The New Red Carpet Rules
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The awards season is upon us and nothing excites the fashion industry more than the red carpet. This is where careers are made, eyeballs are strained and the marketing game is played. If you are a success on an awards function red carpet — whether you are an actor, jeweller, stylist, fashion designer or a shoemaker — you are the Next Big Thing since the camera flash.
While it is well discussed that even the Oscars are watched for their fairytale floor-sweepers more than the love of movies, it's also hard to ignore the ennui red carpet dressing is finding itself in. A gown is just a gown, after all. And how many Cinderellas can you take year after year?
This is why the paparazzi promo spot, the red carpet walk, is suddenly so exciting. Actors are discovering newer and inventive ways of staying memorable. This rings true especially in India where the sari and the salwar-kameez are perfectly acceptable at black-tie evenings.
At the 19th Annual Colors Screen Awards, held last Saturday at Bandra Kurla's MMRDA grounds, the spotlight was particularly trained on the new and inventive versus the dull and dressed up. We are done with long gowns, cocktails dresses, Aishwarya anarkalis and Bipasha one-headlight saris, so what else have you got?
The showstopper was clearly young Parineeti Chopra who wore a black silk-khadi shirt with a buti-print lehenga skirt, and a hairband decorated with faded zardozi embroidery. While Ms Chopra may have appeared to have stepped out of a modern dandiya party, she was eye candy among a uniform of frocks. Her ensemble was instantly recognised as Sabyasachi and here we will inform you that the hairband alone costs Rs 22,000. (Yes, the Bengali designer can now sell rice at any price.)
As Chopra clapped, cheered and even hooted for her friends who
went on to pick up their trophies, she told us she's young and experimenting. It's great if it wins her a fashion nod, and okay if it doesn't either. The important thing is to try something new.
Even Vidya Balan, who is credited with starting the trend of anything-but-a-gown, and is creative muse to Sabyasachi, needs a new look already. She first showed off her propensity for kanjeevaram silks at the Screen Awards three years ago, but three years is a very long time to be doing the same thing. So while she did look like the blushing new bride thanking "Siddharth and the new family she's inherited", one did wish she appeared closer to her bosomy new Vogue cover.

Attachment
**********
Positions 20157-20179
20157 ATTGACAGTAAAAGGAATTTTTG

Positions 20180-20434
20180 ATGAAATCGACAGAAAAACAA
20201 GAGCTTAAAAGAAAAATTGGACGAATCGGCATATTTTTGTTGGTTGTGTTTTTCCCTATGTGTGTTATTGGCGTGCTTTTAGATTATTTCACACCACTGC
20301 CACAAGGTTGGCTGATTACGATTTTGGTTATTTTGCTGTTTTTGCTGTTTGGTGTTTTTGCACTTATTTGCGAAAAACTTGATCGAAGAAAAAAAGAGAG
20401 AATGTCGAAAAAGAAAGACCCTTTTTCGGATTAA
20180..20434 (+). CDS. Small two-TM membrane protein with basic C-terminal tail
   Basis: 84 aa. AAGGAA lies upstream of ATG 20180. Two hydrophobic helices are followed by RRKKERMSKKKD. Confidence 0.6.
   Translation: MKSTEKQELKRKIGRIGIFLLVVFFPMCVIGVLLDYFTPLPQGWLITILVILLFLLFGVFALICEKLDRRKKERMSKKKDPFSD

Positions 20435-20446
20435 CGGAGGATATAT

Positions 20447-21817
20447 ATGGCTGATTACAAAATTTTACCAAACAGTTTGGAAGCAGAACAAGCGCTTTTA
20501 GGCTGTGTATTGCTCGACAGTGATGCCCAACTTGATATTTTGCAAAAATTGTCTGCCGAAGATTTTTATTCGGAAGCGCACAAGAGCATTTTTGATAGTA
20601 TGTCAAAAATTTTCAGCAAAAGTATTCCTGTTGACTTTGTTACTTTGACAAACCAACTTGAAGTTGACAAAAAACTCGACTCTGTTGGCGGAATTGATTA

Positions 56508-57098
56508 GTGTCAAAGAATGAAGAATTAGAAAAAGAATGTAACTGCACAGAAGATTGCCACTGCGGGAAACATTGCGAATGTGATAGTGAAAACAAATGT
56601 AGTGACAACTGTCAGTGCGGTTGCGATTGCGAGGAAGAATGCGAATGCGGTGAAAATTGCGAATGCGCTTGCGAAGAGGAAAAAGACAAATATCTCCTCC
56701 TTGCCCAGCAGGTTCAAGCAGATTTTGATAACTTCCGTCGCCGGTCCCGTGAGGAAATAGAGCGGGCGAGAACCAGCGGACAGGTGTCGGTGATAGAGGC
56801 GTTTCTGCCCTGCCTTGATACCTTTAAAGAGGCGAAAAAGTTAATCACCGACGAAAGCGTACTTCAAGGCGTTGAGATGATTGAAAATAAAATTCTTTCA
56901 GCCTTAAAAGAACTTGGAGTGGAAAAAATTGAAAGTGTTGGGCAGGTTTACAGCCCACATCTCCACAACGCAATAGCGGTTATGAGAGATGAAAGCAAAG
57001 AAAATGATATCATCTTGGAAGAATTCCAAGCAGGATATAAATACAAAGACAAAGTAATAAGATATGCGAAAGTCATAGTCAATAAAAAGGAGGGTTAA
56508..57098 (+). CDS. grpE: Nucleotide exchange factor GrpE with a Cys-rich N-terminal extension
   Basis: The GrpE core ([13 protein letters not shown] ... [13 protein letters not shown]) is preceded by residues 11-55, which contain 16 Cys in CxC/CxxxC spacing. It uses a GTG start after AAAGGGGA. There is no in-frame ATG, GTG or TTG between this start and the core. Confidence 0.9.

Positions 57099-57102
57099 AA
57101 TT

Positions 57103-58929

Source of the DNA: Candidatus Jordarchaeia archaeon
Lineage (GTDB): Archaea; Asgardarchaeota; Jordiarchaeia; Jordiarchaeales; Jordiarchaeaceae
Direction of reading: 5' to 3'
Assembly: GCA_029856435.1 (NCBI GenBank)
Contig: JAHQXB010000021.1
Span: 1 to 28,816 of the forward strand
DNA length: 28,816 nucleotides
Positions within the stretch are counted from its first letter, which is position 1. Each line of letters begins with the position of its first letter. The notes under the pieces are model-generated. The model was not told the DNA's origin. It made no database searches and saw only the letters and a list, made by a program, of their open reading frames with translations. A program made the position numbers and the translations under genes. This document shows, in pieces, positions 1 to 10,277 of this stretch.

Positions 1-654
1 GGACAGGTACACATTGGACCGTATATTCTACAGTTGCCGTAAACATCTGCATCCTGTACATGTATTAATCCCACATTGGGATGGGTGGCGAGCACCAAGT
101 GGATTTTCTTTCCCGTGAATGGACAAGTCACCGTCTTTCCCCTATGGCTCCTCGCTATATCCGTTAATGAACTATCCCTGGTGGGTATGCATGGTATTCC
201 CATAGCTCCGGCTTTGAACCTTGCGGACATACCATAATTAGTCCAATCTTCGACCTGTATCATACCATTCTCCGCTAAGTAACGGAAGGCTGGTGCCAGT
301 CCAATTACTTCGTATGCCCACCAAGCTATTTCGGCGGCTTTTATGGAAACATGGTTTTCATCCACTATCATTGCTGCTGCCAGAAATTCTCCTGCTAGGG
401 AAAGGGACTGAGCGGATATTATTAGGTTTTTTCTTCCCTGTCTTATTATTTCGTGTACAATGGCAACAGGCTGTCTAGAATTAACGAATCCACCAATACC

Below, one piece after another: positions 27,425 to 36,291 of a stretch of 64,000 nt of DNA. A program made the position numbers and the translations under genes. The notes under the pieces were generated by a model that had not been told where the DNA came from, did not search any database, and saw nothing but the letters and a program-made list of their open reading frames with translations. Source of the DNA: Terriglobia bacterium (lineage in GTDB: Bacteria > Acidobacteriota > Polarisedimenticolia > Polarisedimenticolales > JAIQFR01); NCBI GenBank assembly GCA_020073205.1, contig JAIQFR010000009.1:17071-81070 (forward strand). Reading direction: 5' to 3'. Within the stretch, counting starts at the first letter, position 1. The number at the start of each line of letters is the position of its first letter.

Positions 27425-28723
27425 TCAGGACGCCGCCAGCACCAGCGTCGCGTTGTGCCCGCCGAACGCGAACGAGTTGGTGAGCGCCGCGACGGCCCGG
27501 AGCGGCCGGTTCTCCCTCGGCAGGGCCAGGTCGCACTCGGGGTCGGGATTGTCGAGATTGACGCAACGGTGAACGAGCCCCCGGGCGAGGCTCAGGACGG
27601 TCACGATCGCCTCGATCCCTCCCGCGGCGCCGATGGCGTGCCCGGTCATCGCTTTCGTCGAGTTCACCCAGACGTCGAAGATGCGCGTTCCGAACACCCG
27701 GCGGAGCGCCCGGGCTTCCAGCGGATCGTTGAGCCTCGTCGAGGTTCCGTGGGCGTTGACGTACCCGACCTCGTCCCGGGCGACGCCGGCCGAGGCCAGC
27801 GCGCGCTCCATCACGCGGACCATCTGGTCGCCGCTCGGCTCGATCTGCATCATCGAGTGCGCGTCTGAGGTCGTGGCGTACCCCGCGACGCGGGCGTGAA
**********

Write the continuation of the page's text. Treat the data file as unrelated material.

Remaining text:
What the Screen Awards' red carpet trawl tells is that the gown has had its moment. Label lovers take heart, the prom dress prototype will never go out of form, but it is begging for a little fun.
Katrina Kaif was a classic example of boredom. She sat emotionless in her black slit gown and made no heads turn. Deepika Padukone, on the other hand, flaunted how the gown can still be worked. Interestingly, she was a contender for Best Actor (Female) in the same film, Cocktail, where her stylist, the brilliant Anaita Shroff Adajania, won the Best Costume. Padukone was top-to-toe gorgeous in an emerald Dolce & Gabbana in lace, the sheer mermaid gown was offset with a cocktail mini inside.
Malaika Arora Khan played beautifully with a lace mini-dress too. Her sheer sides showed she wore no inners, and that a woman pushing 40 could melt butter in Alaska by just touching it.
This year's carpet is loudly telling us fashion isn't just about looking pretty, it's about playing with rules and creating new paradigms. email@example.com